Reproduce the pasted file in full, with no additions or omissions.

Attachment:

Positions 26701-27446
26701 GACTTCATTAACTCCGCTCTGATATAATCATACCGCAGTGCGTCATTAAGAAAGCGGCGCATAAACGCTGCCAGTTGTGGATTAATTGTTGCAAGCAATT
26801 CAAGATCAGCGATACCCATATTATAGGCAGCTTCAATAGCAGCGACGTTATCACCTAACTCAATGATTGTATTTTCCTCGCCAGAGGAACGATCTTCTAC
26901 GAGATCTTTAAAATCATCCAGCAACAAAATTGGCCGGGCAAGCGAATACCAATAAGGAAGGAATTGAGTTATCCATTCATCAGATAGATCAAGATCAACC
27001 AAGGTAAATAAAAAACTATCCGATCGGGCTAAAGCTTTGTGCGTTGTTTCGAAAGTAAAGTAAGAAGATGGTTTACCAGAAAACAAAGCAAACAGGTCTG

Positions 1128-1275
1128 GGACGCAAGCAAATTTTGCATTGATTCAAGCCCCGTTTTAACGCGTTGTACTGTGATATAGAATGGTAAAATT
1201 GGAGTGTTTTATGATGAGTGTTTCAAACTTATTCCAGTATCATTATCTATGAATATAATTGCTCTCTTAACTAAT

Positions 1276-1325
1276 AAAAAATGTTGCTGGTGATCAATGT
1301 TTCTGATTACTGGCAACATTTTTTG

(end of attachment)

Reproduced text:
Positions 26701-27446
26701 GACTTCATTAACTCCGCTCTGATATAATCATACCGCAGTGCGTCATTAAGAAAGCGGCGCATAAACGCTGCCAGTTGTGGATTAATTGTTGCAAGCAATT
26801 CAAGATCAGCGATACCCATATTATAGGCAGCTTCAATAGCAGCGACGTTATCACCTAACTCAATGATTGTATTTTCCTCGCCAGAGGAACGATCTTCTAC
26901 GAGATCTTTAAAATCATCCAGCAACAAAATTGGCCGGGCAAGCGAATACCAATAAGGAAGGAATTGAGTTATCCATTCATCAGATAGATCAAGATCAACC
27001 AAGGTAAATAAAAAACTATCCGATCGGGCTAAAGCTTTGTGCGTTGTTTCGAAAGTAAAGTAAGAAGATGGTTTACCAGAAAACAAAGCAAACAGGTCTG

Positions 1128-1275
1128 GGACGCAAGCAAATTTTGCATTGATTCAAGCCCCGTTTTAACGCGTTGTACTGTGATATAGAATGGTAAAATT
1201 GGAGTGTTTTATGATGAGTGTTTCAAACTTATTCCAGTATCATTATCTATGAATATAATTGCTCTCTTAACTAAT

Positions 1276-1325
1276 AAAAAATGTTGCTGGTGATCAATGT
1301 TTCTGATTACTGGCAACATTTTTTG